If the answers to any of those questions suggest to you that your audience is starting out with negative feelings or assumptions, you can snap them to attention by acknowledging those feelings. You want them to drop their guard and really hear you, and the way you do that is to show that you understand how they think and feel. A simple statement or two is all it takes — not an apology or admission of guilt, but simply an acknowledgment of their feelings. Something along these lines:
- “I know how frustrating our last project was and that we missed our deadline. We’re organizing differently this time to try to avoid that happening again.”
- “I know that these systems diagrams are a bit overwhelming and might seem unnecessary, but there are a couple of key decisions that you need to make that require some context. I’ve tried to keep this at as high a level as possible.”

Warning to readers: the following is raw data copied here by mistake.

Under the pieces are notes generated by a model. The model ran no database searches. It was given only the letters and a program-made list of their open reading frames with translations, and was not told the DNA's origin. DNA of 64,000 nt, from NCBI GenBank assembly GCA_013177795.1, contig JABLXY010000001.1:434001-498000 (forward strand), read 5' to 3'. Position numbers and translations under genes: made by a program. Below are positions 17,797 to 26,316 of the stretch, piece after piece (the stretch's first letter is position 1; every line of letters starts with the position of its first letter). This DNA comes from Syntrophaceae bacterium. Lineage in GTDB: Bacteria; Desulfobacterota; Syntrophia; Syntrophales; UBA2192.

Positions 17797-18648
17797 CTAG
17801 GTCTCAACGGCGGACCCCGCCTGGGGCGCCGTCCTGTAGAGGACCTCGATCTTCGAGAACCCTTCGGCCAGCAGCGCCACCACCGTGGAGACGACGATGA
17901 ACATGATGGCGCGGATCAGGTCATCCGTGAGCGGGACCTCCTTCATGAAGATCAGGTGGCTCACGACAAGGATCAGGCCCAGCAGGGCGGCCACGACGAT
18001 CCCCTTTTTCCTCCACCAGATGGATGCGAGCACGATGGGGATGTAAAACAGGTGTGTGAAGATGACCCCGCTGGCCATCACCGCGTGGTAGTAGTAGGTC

You’ll know almost immediately if you’ve opened them up. They’ll nod their heads in agreement when they hear you use emotionally laden words such as “frustrating” and “overwhelming.” And if you really work your way in, you’ll see them visibly relax, letting go of the stress they have associated with the conversation.
When you see that reaction, you’ll know that they’ve reduced their resistance and that you’ve got your best chance of breaking through.
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